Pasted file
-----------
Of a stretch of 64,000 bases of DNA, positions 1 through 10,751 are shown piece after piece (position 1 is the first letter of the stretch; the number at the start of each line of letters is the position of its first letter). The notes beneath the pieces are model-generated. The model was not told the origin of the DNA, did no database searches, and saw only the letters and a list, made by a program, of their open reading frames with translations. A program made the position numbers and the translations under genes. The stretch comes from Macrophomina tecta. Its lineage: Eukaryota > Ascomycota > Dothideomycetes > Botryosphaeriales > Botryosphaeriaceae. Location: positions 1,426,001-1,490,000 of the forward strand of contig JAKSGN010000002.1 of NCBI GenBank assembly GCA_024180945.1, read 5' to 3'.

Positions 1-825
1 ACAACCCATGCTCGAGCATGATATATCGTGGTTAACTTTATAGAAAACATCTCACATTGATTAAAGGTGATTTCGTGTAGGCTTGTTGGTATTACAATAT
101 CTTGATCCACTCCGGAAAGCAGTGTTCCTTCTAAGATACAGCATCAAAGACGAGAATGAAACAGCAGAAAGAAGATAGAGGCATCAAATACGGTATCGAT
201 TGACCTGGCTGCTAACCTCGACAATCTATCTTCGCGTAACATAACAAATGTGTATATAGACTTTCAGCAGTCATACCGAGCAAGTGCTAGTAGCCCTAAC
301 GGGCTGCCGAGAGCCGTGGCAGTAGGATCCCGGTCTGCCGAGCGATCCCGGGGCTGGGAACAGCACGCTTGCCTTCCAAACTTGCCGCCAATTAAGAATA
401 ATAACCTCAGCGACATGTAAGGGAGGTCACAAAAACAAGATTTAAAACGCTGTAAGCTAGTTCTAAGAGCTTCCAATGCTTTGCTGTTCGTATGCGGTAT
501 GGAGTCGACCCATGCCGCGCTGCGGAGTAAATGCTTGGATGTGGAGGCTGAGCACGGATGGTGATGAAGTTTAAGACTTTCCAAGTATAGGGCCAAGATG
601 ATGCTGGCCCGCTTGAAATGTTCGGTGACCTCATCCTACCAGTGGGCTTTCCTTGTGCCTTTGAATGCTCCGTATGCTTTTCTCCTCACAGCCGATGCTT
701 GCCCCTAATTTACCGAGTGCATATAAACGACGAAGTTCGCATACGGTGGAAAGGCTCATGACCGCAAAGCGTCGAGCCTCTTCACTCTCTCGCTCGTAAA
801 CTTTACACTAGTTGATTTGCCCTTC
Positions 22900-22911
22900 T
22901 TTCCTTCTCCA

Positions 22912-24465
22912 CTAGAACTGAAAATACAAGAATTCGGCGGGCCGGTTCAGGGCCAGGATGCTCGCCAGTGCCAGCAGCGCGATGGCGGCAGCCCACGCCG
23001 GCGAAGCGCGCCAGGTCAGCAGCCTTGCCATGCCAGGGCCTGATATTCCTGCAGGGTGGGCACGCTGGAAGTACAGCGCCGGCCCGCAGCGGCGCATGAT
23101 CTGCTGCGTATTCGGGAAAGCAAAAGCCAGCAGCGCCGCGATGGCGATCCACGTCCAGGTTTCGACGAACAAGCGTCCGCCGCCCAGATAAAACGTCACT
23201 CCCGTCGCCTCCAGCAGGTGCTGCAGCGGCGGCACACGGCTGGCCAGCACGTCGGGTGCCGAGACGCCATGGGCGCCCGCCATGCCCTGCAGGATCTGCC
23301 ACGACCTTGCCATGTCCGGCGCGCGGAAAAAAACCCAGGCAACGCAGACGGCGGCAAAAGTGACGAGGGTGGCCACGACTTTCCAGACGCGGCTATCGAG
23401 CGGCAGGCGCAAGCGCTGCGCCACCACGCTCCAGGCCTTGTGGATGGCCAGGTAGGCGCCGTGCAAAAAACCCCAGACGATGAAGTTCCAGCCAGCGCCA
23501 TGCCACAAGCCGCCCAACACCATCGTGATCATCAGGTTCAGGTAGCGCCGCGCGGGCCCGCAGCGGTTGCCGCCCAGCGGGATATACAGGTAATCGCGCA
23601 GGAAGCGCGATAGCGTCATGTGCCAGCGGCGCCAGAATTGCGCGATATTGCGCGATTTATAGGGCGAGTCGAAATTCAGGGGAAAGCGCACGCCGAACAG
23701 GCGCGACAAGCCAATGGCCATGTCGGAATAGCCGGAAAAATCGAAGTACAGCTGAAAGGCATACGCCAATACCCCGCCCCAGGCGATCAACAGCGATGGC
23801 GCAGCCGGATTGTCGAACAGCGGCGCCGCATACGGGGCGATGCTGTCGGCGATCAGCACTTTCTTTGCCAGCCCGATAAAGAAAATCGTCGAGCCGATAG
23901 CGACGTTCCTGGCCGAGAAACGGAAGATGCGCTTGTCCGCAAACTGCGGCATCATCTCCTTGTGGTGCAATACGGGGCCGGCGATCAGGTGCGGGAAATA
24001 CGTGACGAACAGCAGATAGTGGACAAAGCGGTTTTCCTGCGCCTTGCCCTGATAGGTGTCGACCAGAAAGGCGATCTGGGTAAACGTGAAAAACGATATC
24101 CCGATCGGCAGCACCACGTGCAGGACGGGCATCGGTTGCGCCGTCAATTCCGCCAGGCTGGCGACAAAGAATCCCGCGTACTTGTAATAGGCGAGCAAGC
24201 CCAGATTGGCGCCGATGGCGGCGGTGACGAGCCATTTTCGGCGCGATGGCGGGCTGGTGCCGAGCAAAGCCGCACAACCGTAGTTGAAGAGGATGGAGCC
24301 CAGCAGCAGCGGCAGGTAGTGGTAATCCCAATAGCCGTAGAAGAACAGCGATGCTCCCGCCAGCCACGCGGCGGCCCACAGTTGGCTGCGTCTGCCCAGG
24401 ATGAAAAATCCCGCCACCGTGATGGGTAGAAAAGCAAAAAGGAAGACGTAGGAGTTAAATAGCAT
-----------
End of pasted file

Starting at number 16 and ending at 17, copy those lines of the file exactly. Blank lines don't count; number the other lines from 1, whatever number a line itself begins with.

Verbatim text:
22912 CTAGAACTGAAAATACAAGAATTCGGCGGGCCGGTTCAGGGCCAGGATGCTCGCCAGTGCCAGCAGCGCGATGGCGGCAGCCCACGCCG
23001 GCGAAGCGCGCCAGGTCAGCAGCCTTGCCATGCCAGGGCCTGATATTCCTGCAGGGTGGGCACGCTGGAAGTACAGCGCCGGCCCGCAGCGGCGCATGAT